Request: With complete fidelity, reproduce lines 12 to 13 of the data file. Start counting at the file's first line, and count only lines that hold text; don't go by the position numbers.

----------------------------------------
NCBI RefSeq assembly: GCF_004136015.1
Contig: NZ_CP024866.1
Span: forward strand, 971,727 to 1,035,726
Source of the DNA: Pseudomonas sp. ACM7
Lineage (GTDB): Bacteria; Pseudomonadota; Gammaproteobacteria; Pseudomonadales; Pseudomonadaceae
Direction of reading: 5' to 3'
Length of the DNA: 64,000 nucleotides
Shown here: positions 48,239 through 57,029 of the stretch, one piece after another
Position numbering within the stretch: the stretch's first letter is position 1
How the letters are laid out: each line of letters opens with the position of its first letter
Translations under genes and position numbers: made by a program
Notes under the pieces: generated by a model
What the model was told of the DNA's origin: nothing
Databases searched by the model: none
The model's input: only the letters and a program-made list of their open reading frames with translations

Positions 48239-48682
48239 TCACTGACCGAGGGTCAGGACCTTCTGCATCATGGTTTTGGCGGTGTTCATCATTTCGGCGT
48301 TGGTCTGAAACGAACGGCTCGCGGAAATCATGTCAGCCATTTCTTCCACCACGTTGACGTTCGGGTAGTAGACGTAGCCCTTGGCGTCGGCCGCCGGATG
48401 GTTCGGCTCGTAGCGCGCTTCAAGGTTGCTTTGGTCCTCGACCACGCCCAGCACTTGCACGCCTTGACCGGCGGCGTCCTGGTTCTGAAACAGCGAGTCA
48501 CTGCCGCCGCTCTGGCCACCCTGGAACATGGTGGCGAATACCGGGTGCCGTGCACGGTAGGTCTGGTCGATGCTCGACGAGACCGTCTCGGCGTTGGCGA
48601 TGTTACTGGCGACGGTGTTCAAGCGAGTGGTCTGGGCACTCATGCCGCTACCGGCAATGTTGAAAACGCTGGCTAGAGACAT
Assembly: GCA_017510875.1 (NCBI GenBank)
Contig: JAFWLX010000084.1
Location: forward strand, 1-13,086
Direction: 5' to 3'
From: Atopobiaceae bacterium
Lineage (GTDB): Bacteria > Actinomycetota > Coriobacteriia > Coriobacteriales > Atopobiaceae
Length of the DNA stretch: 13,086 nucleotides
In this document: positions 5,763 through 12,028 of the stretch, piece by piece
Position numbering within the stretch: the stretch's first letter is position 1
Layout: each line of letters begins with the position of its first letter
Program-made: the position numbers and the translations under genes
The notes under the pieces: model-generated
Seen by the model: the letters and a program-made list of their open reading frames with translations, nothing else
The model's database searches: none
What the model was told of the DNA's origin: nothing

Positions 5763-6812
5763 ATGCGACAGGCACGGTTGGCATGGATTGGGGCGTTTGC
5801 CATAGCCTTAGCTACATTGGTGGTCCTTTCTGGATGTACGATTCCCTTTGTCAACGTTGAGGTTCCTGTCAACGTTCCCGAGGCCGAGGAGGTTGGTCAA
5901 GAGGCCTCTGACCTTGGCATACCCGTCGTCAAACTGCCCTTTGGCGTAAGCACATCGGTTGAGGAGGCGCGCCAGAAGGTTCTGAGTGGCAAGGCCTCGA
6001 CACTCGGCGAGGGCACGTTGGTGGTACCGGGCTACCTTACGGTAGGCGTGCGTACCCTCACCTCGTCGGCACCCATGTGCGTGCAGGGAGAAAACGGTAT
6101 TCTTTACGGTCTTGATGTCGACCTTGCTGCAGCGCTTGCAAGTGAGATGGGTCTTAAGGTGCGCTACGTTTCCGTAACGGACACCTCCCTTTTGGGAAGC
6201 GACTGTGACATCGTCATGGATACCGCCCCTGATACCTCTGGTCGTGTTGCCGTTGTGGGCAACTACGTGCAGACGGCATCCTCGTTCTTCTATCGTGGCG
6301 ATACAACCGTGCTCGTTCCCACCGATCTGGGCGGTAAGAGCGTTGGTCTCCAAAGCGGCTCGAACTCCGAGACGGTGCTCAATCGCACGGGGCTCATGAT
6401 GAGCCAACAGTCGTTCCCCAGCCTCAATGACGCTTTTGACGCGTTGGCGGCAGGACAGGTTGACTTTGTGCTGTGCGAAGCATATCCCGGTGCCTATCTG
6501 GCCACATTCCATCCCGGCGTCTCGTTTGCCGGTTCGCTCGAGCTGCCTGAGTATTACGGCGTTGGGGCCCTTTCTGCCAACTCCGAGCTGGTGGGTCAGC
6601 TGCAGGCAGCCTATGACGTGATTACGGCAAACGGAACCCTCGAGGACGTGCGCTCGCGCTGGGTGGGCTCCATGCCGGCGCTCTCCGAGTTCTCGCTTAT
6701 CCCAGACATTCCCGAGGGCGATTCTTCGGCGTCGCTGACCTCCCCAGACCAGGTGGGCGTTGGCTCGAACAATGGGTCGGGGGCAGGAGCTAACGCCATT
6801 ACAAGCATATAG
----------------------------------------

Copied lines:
Notes under the pieces: generated by a model
What the model was told of the DNA's origin: nothing